First, it is important to note the distinction between a direct benefit and an indirect benefit. When you benefit “directly” from something, you notice an immediate, tangible benefit (i.e. cash). When you benefit “indirectly” from something, the benefit is usually much more amorphous and general. For instance, when you work, you get a paycheck that is a direct benefit to you: cash in your pocket. Your situation has improved directly as a result of the paycheck. When a big company opens in your town, it creates jobs, which improves the local economy. While you may not get a job with that company, it increases the tax-base, it pumps money into the local economy which indirectly benefits everyone. Make sense?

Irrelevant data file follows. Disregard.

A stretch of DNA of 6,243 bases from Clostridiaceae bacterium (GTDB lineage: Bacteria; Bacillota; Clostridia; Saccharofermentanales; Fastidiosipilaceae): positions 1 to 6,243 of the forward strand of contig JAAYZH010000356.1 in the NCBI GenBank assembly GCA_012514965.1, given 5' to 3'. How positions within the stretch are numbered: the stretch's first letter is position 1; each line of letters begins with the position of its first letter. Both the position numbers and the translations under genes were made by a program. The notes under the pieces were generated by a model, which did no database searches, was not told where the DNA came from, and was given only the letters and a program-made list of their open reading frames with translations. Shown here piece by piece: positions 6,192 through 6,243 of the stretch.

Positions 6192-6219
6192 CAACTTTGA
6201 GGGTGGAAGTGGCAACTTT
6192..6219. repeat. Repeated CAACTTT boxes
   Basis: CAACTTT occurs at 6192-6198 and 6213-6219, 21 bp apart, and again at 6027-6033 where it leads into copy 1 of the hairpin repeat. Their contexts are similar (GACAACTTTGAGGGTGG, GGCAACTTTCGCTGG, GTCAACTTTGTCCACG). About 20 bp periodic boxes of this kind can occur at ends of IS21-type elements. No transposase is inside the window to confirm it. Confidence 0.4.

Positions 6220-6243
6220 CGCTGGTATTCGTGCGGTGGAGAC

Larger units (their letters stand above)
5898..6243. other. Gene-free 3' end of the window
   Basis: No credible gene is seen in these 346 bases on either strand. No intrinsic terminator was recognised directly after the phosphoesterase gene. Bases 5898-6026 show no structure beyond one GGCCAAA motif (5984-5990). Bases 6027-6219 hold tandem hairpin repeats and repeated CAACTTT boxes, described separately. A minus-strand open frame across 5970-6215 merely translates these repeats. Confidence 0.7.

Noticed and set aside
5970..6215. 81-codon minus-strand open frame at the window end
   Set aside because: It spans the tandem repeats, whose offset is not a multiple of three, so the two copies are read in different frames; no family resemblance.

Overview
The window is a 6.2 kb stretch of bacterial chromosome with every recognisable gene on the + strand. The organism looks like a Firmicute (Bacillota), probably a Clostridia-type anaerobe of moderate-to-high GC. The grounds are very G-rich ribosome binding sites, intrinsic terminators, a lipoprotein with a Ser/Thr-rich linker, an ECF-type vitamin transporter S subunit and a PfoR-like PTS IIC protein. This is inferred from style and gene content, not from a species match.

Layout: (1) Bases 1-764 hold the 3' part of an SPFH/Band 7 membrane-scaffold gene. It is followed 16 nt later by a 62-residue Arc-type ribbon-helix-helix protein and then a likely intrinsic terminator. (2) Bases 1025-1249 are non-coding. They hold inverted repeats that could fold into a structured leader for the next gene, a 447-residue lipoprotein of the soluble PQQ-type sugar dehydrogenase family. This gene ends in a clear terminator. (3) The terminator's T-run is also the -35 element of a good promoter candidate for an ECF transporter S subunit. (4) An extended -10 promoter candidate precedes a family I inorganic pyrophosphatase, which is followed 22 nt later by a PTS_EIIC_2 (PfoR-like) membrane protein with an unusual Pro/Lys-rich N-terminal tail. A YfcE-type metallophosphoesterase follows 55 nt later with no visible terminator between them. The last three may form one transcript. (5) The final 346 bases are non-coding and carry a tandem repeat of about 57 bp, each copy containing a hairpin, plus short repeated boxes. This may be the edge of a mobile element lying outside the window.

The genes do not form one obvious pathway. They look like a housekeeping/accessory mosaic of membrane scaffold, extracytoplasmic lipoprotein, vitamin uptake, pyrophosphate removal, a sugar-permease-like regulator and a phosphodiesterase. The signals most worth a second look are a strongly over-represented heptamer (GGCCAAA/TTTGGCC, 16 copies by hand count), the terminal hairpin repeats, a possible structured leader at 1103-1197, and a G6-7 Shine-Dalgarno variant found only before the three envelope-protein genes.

Who will benefit directly from Tort Reform?
Not you. The Tort Reform movement seeks to reduce causes of action and put limits, or “caps”, on the amount of money damages you, as a plaintiff, can recover for the harms and losses you suffer from the negligence of another person or entity. Who pays for negligence? In our current system, the person or entity who caused the harms and losses. When you are negligent and cause a motor vehicle crash that injures someone, if Tort Reform limits the amount of money you have to pay to the person you injured, then you benefit directly from Tort Reform. In reality, you are probably never going to have to do that, so you are never going to directly benefit from Tort Reform. You most likely have auto insurance, so it is the insurance company who will benefit. If you don’t have enough insurance to cover the loss, chances are you won’t be able to pay this loss anyway, so no one will force you to. You can’t get blood from a turnip. Indeed, it is a very rare circumstance when a private person actually pays any money to an injured plaintiff. Who pays? Your insurance carrier, one of the true direct beneficiaries of tort reform.